DALA, founded in 1992, invites the community to the 2008 Spring Showcase Recital with free admission for all. The annual recital, which features the artistry of DALA’s older dancers, will be performed at 7 p.m. Saturday at Duane W. Smith Auditorium.

  • The second Heritage Partners Annual Campaign for the Los Alamos Historical Society is under way. This year’s theme, “$40,000 for the Museum’s 40th,” celebrates the 40th anniversary of the Los Alamos Historical Museum, which opened in July 1968.

    “The annual campaign is critical this year because a three-year grant we received for Manhattan Project preservation has been completed,” Museum Director Hedy Dunn said. “We are counting on the community and our members to help us keep the momentum going that started with the grant.”

  • Ronn Stewart, artistic director of Moving People Dance of Santa Fe, is returning to familiar turf.

    When his nonprofit dance company performs at 2 p.m. Sunday at Duane Smith Auditorium, Stewart will be able to see his old workplace. For three years, he was the co-artistic director of Dance Arts Los Alamos (DALA). Seven years ago, he started Moving People, and although he left the local area, Stewart said he was able to apply his experiences in Los Alamos to the Santa Fe company.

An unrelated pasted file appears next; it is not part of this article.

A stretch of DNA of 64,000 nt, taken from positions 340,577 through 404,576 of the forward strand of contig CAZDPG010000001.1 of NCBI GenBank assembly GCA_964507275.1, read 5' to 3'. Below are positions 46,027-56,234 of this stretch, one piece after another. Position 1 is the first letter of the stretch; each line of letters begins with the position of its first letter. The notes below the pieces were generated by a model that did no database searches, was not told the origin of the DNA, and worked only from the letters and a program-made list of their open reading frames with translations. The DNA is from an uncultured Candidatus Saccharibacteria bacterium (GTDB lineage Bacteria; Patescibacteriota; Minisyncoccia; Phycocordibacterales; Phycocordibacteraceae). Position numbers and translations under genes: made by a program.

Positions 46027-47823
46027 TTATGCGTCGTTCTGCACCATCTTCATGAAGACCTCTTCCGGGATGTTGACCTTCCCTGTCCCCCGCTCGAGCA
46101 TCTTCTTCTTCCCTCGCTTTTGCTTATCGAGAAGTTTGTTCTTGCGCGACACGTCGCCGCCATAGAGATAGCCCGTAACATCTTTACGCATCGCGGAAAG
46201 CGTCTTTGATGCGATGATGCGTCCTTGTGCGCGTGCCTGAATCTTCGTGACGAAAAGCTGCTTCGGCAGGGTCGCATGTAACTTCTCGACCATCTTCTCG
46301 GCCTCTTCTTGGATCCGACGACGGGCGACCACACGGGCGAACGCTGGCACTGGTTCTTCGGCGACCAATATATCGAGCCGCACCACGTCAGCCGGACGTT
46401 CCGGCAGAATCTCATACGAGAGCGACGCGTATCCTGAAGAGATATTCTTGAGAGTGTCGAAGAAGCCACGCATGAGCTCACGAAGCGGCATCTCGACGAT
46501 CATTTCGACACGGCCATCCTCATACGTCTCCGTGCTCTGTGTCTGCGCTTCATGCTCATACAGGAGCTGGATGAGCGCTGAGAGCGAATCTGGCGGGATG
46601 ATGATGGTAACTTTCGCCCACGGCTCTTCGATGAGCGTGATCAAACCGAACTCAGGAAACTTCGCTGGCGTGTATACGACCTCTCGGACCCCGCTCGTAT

Plus, students from DALA, such as Andrew Silks, travel to Moving People to take classes.

  • Going green

    Earth Day 2008, which was organized by Pajarito Environmental Education Center (PEEC) and took place April 22 and the weekend of April 26-27, was an outstanding success due to the efforts of a large number of volunteers and the support of many sponsors. This letter is to thank all of these volunteers and sponsors and those who attended one of our events this year.

  • Summer in New York meant long drives on the state thruway, huddled with my friend Angela on two little seats my dad had built for us in the backseat of the family pickup truck, which was black, just like the one I drive today.

    We’d listen to Casey Kasem’s “American Top 40” with the windows down. I would pet the labrador’s giant head while my parents talked and sang “Peggy Sue” or “Spooky” up front.